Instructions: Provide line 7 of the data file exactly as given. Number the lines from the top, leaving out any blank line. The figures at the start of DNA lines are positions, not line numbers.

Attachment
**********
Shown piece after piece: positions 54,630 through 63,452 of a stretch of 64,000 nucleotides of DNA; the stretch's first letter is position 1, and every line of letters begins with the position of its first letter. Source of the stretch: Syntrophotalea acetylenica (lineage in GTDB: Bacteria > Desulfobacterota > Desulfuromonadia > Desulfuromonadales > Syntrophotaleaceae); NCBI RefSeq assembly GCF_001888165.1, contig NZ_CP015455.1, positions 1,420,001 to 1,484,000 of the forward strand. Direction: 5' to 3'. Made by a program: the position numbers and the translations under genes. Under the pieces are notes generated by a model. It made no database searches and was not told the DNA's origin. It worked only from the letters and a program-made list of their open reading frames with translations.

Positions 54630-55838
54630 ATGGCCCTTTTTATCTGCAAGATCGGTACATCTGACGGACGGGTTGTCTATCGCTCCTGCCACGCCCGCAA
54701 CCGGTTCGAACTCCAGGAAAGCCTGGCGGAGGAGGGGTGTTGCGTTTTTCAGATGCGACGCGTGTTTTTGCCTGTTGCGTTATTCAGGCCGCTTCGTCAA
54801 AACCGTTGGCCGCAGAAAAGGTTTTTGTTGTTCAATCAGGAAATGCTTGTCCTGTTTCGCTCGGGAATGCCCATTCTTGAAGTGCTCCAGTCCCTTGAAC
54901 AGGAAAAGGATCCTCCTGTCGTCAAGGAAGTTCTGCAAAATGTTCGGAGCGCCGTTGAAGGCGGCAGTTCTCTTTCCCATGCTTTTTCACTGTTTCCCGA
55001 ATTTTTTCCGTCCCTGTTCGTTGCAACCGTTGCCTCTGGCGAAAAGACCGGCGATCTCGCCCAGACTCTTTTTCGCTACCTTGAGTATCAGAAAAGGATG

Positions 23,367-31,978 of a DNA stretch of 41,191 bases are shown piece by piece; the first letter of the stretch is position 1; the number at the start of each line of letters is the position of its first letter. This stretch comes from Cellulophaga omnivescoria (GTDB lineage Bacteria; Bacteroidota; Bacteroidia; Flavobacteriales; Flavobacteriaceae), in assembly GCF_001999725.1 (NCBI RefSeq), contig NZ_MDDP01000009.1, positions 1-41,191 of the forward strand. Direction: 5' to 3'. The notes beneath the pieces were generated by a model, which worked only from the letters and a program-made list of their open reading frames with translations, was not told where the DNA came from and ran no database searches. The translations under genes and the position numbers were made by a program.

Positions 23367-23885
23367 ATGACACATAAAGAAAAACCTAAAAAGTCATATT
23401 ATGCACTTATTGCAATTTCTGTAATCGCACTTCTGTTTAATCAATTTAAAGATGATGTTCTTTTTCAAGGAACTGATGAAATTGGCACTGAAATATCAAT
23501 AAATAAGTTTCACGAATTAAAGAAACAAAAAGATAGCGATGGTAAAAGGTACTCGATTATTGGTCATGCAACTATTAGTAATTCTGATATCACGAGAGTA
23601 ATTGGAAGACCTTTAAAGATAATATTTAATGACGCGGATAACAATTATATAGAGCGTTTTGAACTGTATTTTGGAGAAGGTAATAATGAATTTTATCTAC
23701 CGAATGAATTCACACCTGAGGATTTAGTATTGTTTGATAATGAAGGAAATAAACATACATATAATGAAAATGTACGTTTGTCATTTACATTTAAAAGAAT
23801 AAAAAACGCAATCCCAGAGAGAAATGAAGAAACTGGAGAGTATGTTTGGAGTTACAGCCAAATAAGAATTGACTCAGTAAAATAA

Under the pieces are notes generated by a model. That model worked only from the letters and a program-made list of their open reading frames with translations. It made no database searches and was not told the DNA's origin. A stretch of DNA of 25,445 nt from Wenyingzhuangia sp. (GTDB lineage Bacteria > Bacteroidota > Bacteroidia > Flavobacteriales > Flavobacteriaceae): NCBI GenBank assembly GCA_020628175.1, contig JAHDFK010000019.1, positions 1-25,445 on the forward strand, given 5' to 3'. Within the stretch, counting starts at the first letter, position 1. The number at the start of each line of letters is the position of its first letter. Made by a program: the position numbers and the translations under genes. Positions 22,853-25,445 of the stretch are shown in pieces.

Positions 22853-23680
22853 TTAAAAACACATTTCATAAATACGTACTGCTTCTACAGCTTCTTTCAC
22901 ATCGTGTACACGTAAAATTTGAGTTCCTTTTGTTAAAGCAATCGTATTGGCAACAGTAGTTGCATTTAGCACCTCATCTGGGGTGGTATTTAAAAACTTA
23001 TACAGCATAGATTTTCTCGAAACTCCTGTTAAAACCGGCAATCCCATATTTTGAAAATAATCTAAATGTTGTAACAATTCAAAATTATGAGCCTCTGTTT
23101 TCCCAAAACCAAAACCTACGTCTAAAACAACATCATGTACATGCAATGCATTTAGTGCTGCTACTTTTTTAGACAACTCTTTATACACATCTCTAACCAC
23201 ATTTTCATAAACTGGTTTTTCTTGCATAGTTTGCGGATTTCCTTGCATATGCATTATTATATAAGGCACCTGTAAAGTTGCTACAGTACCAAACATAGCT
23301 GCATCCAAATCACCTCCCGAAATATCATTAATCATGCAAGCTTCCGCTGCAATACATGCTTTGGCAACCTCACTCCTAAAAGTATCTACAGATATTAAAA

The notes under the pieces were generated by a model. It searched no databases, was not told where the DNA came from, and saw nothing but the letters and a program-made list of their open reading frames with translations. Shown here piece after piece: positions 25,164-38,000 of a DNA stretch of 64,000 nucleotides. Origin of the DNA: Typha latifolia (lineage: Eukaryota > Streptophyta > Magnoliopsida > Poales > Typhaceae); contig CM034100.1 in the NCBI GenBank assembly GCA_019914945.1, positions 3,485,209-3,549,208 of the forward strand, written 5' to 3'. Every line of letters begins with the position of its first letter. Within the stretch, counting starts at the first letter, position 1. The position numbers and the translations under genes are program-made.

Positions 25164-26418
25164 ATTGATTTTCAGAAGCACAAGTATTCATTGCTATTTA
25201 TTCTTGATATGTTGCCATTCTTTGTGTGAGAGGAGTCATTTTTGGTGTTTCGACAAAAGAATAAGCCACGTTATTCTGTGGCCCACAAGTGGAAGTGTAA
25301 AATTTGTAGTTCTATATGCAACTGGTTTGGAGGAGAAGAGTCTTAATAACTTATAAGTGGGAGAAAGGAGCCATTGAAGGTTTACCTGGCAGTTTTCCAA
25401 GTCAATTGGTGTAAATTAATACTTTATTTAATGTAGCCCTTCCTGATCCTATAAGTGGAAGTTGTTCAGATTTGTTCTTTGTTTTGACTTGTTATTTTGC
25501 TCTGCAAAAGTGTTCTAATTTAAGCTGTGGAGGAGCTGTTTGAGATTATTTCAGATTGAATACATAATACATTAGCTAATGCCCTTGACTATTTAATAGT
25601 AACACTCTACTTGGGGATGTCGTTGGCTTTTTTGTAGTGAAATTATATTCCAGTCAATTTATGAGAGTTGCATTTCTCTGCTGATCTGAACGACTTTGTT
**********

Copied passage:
55001 ATTTTTTCCGTCCCTGTTCGTTGCAACCGTTGCCTCTGGCGAAAAGACCGGCGATCTCGCCCAGACTCTTTTTCGCTACCTTGAGTATCAGAAAAGGATG